The Parish of Winterborne Monkton

Monkton Parish Panorama
Looking north from the Ridgeway across the parish to Maiden Castle and to Dorchester beyond [James Purkiss 2005]

Winterborne Monkton is a small rural parish in south Dorset. It is 2 miles south of Dorchester and 5 miles north of Weymouth. It is bordered by the parishes of Dorchester (formerly Fordington parish) to the north, Winterborne Herringston to the east, Bincombe and Upwey to the south and Martinstown (Winterborne St. Martin) to the west. The whole parish is part of the Dorset Area of Outstanding Natural Beauty (AONB), designated in 1959.A map of parish boundaries can be found here

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The placename evolved as follows:

The hamlet is named after the Winterborne river which flows through the valley. The suffix Came means 'estate or village of monks' (Old English munuc and tun), and relates to the manor being owned by the Cluniac Priory of Le Wast near Boulogne in France in the 13th century. The village was sometimes known as Winterborne Wast in medieval times [Mills 1998].

The parish is crossed by both the main road and railway line between Dorchester and Weymouth. The village itself is small and lies to the west of the road and railway adjacent to the South Winterborne River. Maiden Castle, the large iron age fort, lies on a hill to the north just outside the parish. The Lanceborough King Barrow is located on the open farmland to the north of the fort. It was never ploughed out because of its location on Great Barrow Green, used for common pasture.

The tithe was apportioned in 1841. One copy of the schedule of apportionment and accompanying map are kept in the Dorset History Centre and at the National Archives in Kew.

The hamlet was owned by the Church Commissioners, who in the 1870s rebuilt the cottages now numbered 1 to 13 [Draper 1996]. A group of more modern houses lie to the east of the railway line and mostly date from the inter-war years.

The parish boundaries were altered in the 1890s when large parts of Fordington Parish south of Bridport Road and west of Weymouth Avenue were transferred to Monkton. The area transferred was known as Fordington Field (and appeared as such on OS maps until the 1990s) and included Maiden Castle Farm, Middle Farm and the house at Monkey's Jump. Dorchester's bypass was built across Fordington Field in 1988. Land was developed for a mixture of housing, employment and retail uses at Middle Farm from 1993 onwards and construction began on land within the parish around 2001. The parish boundary was modified again in approximately 2002, with the boundary between Dorchester and Monkton moved to follow the line of the bypass.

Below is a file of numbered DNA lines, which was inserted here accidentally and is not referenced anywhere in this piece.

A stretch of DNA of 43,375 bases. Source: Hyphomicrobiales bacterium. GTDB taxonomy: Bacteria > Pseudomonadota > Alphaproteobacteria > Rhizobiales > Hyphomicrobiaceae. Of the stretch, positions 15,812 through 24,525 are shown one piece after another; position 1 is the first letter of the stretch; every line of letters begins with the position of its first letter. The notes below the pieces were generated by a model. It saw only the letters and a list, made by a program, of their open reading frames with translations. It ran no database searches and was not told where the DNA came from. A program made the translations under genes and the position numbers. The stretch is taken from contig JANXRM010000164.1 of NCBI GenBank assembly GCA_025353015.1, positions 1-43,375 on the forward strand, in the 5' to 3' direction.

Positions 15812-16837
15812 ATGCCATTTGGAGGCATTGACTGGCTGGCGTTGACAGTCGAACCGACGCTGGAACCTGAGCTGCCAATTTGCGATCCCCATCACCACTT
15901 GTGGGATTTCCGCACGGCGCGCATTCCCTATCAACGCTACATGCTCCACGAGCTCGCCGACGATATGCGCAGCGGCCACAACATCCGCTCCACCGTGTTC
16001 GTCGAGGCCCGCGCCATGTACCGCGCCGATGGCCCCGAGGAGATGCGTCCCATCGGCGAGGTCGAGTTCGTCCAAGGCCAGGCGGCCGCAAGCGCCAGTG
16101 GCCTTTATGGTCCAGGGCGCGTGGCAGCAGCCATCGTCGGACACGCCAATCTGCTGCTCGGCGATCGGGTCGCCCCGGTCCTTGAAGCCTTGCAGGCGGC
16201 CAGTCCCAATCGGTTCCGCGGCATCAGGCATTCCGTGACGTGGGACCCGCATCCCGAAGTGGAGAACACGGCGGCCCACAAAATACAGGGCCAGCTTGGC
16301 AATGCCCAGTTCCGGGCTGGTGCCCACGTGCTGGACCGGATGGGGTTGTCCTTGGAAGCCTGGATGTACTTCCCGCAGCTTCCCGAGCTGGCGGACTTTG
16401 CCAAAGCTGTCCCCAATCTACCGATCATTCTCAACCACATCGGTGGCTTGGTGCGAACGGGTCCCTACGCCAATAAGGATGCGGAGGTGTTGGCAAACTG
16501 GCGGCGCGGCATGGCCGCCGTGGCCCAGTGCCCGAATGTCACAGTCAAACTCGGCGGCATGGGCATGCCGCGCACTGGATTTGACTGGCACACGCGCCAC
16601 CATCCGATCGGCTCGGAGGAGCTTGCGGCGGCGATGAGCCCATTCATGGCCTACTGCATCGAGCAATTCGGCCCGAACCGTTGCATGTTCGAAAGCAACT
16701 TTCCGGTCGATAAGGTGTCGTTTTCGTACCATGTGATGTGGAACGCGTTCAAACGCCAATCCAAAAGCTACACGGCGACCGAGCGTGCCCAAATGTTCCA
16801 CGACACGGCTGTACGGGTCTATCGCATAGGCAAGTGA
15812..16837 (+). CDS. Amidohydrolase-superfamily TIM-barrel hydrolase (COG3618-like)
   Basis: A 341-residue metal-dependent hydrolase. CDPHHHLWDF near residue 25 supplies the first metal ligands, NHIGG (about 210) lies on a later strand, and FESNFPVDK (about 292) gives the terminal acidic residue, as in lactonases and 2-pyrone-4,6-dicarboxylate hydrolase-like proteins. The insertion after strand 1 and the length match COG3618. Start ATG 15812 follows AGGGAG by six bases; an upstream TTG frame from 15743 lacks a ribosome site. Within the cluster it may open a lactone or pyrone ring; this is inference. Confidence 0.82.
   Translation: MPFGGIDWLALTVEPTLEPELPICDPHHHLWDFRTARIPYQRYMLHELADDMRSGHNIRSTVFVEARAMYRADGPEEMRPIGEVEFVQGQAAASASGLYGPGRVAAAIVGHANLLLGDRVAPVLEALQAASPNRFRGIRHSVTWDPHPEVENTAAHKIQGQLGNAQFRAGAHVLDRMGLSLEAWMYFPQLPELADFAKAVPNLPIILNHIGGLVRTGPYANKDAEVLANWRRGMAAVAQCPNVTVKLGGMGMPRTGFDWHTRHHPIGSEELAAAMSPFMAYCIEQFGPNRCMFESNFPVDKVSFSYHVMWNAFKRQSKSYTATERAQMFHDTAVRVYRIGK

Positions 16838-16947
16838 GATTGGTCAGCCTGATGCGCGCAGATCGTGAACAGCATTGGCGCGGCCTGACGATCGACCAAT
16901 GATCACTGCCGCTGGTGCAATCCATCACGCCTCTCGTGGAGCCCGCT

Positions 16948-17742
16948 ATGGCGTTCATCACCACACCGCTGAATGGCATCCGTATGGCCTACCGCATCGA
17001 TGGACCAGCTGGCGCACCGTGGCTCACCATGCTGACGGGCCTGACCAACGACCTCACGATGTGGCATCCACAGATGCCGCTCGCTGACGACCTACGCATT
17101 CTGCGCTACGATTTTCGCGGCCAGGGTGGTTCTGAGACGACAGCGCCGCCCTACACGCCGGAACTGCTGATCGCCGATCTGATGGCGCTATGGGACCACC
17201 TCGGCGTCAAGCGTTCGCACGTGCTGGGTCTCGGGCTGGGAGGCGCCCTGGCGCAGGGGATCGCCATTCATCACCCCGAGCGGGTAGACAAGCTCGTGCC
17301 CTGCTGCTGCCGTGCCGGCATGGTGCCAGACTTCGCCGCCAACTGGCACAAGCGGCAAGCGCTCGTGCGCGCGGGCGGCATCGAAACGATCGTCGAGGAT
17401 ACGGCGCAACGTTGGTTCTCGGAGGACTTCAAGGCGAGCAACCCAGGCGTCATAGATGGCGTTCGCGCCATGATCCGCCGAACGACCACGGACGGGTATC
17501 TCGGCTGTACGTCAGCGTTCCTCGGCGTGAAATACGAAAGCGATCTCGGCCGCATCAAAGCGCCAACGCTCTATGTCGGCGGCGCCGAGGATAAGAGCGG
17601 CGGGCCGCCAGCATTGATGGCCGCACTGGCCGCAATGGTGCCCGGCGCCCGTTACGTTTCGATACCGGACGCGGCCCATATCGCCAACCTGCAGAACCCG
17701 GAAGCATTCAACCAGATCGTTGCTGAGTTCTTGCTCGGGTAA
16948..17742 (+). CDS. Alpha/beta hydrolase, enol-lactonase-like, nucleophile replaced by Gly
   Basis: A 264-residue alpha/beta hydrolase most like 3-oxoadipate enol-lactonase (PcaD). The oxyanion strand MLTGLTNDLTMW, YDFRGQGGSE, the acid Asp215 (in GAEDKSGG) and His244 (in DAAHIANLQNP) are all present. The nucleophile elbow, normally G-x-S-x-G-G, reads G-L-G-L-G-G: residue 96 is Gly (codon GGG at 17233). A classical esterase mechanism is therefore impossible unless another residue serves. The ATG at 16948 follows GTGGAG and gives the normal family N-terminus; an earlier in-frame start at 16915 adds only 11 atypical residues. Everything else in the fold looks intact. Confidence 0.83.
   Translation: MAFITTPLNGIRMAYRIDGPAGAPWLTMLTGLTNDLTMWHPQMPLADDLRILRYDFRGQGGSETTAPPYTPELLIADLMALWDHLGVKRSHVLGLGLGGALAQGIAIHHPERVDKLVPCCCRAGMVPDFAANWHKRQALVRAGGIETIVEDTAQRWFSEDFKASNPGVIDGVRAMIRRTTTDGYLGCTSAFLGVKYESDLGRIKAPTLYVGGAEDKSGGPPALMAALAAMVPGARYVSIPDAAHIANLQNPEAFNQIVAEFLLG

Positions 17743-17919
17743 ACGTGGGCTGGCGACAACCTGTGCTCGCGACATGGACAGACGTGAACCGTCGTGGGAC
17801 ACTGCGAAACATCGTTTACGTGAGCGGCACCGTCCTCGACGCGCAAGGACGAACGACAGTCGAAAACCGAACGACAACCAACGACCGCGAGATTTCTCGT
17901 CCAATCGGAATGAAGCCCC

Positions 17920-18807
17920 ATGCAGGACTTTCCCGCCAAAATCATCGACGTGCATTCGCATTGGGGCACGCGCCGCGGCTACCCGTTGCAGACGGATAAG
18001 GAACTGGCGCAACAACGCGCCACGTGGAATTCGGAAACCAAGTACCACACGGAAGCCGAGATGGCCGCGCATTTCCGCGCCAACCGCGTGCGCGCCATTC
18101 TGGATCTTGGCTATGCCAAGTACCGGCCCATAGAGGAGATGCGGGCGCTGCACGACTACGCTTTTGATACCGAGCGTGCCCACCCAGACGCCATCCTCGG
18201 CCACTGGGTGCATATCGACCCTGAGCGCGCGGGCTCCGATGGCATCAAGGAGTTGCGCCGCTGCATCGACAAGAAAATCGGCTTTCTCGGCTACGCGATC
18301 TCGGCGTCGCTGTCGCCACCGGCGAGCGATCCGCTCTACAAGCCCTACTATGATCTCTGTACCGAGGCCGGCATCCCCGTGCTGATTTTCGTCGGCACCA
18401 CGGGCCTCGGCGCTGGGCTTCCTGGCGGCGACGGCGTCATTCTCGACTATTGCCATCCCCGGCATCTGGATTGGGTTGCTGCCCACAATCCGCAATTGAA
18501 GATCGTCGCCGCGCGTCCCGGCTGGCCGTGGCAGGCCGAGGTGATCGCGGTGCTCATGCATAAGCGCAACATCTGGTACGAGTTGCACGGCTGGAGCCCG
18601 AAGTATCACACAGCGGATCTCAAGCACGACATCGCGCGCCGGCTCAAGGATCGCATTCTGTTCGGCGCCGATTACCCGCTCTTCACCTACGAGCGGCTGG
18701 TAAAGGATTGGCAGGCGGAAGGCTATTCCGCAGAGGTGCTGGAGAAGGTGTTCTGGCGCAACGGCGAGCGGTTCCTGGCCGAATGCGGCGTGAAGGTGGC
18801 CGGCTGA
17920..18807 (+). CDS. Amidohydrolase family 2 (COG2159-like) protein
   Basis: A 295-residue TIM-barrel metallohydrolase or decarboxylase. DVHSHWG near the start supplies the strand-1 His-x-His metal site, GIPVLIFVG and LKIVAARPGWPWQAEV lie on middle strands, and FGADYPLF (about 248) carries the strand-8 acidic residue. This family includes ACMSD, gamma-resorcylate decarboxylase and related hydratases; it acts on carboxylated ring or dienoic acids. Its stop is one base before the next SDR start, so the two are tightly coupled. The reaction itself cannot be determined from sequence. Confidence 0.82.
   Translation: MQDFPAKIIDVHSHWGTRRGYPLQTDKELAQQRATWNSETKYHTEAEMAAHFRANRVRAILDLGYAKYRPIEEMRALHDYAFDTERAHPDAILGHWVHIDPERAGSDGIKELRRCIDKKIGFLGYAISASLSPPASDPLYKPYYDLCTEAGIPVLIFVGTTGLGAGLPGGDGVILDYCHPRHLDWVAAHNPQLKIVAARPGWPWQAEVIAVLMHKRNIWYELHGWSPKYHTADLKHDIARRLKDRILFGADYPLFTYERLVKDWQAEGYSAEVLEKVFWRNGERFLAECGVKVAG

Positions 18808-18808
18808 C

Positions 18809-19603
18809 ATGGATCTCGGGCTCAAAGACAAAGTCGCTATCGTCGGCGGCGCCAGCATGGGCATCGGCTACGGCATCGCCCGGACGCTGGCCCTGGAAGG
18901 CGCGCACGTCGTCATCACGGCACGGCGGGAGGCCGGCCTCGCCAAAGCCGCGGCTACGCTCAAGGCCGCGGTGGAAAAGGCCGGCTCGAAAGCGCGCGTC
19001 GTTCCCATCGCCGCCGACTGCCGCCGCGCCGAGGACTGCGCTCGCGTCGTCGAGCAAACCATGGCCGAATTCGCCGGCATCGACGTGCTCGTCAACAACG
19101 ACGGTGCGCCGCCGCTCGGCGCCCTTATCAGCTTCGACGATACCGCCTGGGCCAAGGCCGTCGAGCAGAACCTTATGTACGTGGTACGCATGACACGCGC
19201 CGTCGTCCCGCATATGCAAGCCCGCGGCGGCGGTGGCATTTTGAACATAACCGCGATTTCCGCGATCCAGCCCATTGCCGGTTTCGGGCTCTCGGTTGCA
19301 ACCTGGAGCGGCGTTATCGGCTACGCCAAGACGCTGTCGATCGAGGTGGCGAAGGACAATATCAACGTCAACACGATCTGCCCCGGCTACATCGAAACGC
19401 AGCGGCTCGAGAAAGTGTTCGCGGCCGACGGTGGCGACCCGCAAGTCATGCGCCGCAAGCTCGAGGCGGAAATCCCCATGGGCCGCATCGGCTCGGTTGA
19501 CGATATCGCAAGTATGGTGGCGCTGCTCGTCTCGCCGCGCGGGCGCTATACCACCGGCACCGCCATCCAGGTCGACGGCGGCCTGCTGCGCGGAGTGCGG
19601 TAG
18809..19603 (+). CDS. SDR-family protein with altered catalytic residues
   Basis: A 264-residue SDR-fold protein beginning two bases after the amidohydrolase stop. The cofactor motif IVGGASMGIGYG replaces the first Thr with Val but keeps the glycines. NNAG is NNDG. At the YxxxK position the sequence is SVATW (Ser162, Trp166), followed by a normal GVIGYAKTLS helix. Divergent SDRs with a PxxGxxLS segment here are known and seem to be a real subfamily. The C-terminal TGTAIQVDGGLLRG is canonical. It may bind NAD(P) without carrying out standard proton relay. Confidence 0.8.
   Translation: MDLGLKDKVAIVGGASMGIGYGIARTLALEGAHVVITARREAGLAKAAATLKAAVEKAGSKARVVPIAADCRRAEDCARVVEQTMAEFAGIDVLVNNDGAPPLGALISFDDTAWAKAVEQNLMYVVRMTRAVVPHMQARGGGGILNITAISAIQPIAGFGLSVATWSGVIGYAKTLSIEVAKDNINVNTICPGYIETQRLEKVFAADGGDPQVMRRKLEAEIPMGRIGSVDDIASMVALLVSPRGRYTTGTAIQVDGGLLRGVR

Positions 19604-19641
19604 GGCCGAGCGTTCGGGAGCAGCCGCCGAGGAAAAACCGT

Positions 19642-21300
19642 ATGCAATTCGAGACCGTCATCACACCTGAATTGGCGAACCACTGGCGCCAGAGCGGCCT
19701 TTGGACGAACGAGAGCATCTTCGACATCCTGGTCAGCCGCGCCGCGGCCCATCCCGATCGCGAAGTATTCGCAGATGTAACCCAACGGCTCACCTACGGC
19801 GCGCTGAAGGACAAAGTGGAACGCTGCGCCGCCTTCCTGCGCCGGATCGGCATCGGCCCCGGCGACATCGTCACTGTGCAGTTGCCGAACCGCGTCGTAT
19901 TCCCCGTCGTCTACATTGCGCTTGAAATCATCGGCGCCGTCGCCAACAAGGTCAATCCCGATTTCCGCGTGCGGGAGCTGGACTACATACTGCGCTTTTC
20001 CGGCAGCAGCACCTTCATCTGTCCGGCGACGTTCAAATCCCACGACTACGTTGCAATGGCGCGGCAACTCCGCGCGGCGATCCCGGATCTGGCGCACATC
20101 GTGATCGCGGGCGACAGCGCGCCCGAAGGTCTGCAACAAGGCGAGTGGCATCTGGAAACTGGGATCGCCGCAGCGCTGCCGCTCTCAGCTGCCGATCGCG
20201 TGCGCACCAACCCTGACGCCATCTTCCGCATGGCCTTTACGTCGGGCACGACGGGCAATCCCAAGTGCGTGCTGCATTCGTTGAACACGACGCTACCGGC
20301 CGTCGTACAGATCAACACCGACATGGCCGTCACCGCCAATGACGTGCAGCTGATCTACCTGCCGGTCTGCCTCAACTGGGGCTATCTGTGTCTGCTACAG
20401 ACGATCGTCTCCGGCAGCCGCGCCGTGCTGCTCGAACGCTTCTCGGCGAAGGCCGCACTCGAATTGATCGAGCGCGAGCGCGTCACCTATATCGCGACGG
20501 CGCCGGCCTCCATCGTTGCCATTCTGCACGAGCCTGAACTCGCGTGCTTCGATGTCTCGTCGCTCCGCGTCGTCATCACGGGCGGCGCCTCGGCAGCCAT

The Online Parish Clerk (OPC) for Winterborne Came is James Purkiss. You may contact me by e-mail if you have further queries.

Please Note: I am an unpaid volunteer willing to assist others with their genealogical research and should in no way be confused with the Parish Council or Parochial Church Council clerks.

Places within the Parish

Available Genealogical Data

Parish Registers

Held at Dorset History Centre.

Note: a) The International Genealogical Index contains Monkton baptism entries between 1731 and 1880. These entries can be found online by using the batch number C160161.

b) Copies of the parish register entries were sent to the Bishop every year. Because the parishes are part of the Diocese of Salisbury, the Bishop's Transcripts are held at the Wiltshire & Swindon History Centre in Chippenham.

Gravestone Transcriptions

Transcriptions of the gravestone inscriptions have been made by the Somerset & Dorset Family History Society. A copy of their work has been deposited at the Dorset History Centre.

Maps

Civil Registration & Poor Law see section

Census

Postal Directories

I have transcribed one postal directory for the parish so far. More are available courtesy of the University of Leicester

Electoral Rolls

Dorset History Centre holds the electoral roll for the years 1838 - 1841 and 1843-4.

Land Tax

Land Tax returns exist for the years 1780-90, 1792-7, 1800-8, 1810-20, 1822-4, 1826-30 and 1832. These are held at the Dorset History Centre.